Visa Inc. filed a lawsuit against Wal-Mart Stores Inc. on Wednesday, claiming the retailer secretly began testing a protocol that eliminated the need for signature verifications for transactions paid for with a Visa debit card.

The lawsuit comes about a month after Wal-Mart had sued Visa, saying the payments network operator was resisting the use of personal identification numbers (PINs) by customers for purchases made on debit cards at Walmart stores.

Visa said Wal-Mart did not disclose the PIN-only policy to Visa and noted a significant drop in debit card transactions at Walmart stores as well as customer complaints on their inability to use their debit cards at Walmart stores without a PIN, according to a filing in a New York court.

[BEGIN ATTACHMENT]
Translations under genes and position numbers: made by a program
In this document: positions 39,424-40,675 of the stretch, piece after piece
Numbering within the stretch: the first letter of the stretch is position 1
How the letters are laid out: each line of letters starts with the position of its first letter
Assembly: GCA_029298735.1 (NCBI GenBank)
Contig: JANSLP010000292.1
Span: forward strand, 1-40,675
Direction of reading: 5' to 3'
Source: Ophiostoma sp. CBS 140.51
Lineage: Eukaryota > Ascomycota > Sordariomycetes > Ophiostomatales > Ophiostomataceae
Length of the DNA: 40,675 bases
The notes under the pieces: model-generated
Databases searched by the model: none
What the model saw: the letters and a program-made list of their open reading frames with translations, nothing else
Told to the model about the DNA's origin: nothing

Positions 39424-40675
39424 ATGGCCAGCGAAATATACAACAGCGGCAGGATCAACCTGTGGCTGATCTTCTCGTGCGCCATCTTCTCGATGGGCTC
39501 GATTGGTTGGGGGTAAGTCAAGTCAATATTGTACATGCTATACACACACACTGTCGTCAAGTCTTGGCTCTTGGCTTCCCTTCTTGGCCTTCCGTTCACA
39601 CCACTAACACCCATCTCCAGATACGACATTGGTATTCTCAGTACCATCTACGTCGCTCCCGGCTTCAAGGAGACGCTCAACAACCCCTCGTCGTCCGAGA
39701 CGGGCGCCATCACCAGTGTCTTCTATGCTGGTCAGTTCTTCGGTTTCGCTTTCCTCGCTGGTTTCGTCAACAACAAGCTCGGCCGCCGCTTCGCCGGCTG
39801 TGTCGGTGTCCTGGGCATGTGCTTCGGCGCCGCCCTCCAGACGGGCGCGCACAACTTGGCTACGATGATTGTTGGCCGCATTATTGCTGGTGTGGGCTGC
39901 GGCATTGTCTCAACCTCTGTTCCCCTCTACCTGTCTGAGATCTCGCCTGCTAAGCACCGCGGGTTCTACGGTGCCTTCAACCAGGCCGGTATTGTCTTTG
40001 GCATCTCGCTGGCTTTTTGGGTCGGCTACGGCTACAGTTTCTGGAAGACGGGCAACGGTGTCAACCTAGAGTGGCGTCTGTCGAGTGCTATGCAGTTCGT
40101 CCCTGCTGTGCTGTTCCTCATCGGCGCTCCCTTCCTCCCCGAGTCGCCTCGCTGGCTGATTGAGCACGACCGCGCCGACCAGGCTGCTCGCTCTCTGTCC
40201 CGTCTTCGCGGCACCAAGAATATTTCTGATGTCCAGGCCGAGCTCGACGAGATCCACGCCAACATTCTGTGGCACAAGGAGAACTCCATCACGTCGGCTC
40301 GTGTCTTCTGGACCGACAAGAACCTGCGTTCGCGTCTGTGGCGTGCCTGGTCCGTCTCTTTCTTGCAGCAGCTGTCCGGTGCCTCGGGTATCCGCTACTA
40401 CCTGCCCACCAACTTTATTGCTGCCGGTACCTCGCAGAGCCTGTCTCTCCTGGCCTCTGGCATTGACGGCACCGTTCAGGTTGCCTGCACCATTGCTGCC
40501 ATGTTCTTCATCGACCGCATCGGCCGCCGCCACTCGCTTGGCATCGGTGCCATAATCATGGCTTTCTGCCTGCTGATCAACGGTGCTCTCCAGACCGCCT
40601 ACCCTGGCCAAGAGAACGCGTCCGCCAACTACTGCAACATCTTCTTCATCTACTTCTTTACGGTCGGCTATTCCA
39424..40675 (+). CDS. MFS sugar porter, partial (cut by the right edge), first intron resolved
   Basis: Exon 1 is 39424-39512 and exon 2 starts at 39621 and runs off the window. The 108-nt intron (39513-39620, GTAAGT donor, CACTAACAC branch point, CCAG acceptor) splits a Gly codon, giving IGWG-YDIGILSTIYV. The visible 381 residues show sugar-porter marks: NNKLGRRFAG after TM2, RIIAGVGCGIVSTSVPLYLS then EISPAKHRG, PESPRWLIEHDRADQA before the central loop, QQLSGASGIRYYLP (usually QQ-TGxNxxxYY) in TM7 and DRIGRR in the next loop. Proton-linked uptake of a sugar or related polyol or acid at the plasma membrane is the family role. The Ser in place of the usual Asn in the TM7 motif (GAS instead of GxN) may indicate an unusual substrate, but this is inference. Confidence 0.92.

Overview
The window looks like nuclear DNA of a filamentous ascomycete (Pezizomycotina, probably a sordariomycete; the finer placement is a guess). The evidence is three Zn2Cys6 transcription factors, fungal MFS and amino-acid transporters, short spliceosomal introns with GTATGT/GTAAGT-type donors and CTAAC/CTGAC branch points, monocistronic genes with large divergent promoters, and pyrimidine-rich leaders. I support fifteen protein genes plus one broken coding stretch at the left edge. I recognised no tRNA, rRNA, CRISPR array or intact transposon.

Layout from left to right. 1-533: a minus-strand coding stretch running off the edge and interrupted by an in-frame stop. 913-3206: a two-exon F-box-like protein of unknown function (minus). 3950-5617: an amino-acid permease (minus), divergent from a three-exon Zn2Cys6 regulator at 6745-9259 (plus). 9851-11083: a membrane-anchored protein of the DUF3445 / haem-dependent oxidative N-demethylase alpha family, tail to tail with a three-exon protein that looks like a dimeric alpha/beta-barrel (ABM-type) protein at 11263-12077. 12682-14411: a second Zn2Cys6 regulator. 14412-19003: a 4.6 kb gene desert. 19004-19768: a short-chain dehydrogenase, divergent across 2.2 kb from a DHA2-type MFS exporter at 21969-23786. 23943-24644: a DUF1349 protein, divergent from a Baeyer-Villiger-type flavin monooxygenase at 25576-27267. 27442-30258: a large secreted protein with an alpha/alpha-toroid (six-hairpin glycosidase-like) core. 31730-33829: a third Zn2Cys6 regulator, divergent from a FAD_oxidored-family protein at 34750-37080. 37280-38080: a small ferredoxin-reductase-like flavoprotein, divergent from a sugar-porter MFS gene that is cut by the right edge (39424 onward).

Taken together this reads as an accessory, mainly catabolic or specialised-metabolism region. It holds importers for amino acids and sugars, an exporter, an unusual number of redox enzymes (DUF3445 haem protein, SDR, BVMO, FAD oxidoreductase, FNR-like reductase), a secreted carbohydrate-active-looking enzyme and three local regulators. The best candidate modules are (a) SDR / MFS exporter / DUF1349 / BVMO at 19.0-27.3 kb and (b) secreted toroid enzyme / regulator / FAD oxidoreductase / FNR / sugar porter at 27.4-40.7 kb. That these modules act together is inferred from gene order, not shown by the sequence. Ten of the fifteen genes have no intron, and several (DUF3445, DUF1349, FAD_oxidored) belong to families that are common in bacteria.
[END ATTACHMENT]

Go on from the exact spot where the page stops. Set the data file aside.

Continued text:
"Instead of complying with the terms of the commercial agreement that the two companies negotiated and agreed to in 2015, Walmart is attempting to avoid its obligation to provide a signature option for their customers when paying with a Visa debit card," Visa said in an e-mailed statement.

Wal-Mart disagreed with the allegations.

"We have rightfully insisted on the use of PINs for debit card transactions in our stores, while Visa has continued to demand the more fraud-prone signature verification which is more profitable to them," Wal-Mart spokesman Randy Hargrove said.

Wal-Mart and other U.S. retailers have pushed their payment partners to allow customers to use PINs instead of old-school signatures in a bid to prevent counterfeit card fraud.

However, banks and payment network operators are favoring the use of chip cards verified by signatures and see no need to invest further in the more expensive PIN technology.

Wal-Mart has taken away the consumer's right to choose which payment form they want to use, Stephanie Ericksen, Visa's vice president of global risk products, told Reuters last month.